India is ready to bring down import duty on Australian wine as part of the free trade agreement (FTA) being negotiated, but it will do so only partially and with a likely caveat that the imported items are above a minimum assessable value (MAV) to qualify for a duty cut, a source tracking the development has said.
“The Commerce Ministry has called for another round of talks with the wine industry in India to take inputs before finalising the offer,” the source told BusinessLine.
One of the top priorities for Australia in the on-going India-Australia Comprehensive Economic Cooperation Agreement (CECA) negotiations is to convince India to substantially lower the high 150 per cent import tariffs on wines and spirits.
“... what I can say is that there is nothing I would enjoy more than being able to provide India with some of Australia’s fine wines ... at more affordable prices. That is something that we will be looking to achieve,” Australian Trade Minister Dan Tehan had said at an interaction with the media in New Delhi late last year.
India and Australia, at the moment, are engaged in finalising a list of items for the early harvest programme that would precede the full fledged CECA, that will cover a large number of areas including goods, services, investments, intellectual property, e-commerce and government procurement.
“The Indian industry is not averse to the idea of including wines and spirits in the FTA but they have certain apprehensions that need to be taken care of,” the source said.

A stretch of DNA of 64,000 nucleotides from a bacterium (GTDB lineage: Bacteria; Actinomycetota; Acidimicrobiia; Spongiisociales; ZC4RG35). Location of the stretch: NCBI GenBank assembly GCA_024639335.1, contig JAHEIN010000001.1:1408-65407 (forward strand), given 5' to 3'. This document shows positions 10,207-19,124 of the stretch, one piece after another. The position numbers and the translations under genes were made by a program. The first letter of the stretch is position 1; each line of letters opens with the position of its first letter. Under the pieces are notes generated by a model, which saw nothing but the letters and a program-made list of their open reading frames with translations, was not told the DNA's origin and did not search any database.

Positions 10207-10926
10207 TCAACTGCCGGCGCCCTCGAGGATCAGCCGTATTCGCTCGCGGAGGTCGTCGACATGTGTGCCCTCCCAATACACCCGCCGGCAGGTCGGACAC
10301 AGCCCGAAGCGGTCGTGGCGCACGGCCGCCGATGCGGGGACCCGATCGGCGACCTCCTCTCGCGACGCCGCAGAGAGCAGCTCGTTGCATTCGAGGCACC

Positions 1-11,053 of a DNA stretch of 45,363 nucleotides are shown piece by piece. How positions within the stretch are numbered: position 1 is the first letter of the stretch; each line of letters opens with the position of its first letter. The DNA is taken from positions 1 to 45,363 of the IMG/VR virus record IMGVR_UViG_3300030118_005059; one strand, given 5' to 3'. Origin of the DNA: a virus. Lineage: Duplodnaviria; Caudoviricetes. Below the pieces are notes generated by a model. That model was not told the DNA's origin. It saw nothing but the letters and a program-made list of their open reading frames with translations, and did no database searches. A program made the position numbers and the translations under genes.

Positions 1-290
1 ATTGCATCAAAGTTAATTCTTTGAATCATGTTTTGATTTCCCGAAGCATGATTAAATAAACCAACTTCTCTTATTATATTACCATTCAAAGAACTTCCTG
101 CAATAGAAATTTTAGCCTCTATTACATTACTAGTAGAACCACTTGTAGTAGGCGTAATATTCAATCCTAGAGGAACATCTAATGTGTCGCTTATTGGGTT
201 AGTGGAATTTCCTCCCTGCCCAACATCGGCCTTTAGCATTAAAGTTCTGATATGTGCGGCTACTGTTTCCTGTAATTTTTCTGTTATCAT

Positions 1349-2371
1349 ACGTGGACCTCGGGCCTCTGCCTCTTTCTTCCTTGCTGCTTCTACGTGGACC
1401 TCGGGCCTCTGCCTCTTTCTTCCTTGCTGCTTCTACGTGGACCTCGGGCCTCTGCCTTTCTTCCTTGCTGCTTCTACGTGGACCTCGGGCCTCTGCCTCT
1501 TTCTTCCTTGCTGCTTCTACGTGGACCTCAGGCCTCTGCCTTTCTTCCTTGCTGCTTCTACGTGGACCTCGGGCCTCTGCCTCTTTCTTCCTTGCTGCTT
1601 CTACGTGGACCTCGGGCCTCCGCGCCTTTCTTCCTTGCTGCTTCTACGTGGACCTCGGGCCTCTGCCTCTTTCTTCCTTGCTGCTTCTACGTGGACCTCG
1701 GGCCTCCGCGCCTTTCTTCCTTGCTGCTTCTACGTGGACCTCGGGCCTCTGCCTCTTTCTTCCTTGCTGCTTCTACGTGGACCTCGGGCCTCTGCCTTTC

‘Take adequate care’
In a recent communication sent to the Commerce Ministry, the Confederation of Indian Alcoholic Beverage Companies (CIABC) cautioned that adequate care should be taken to ensure that third country products are not able to take advantage of the pact with Australia. “In order to qualify for concessions under the FTA, the regional value content of the product should be at least 70 per cent, i.e., at least 70 per cent of its value must have been created within the country it is being imported from,” the letter pointed out.
Moreover, India should insist on Australia removing non-tariff barriers on Indian exports such as not accepting whiskies made from spirit distilled from molasses, which is a common practice in a sugar rich country like India, CIABC said. Australia should also stop insisting on a three-year maturity for whisky as in warm Indian climate whisky matures three times faster, and in three years’ time loses around 30 per cent volume due to evaporation.
“In response to Australia’s ask for tariff reduction on wines, we have suggested that the tariff may be brought down to 100 per cent from the current 150 per cent and to 50 per cent over 10 years, subject to a MAV of $3.5 per bottle or $5 per litre (bulk),” Vinod Giri, Director General, CIABC, told BusinessLine.
Australia is also keen on getting more market access in dairy, farm products and automobiles. India, on the other hand, is interested in gaining a bigger share of the Australian market for goods such as textiles, leather and gems & jewellery. It also has expectations of more opportunities for its workers and professionals through easier visa norms and mutual recognition of professional qualifications.
India’s exports to Australia in 2020-21 were valued at $4 billion, while imports from the country were at $8.5 billion. India was Australia’s seventh-largest trading partner and sixth-largest export market in 2020, driven by coal and international education, according to the Australian government.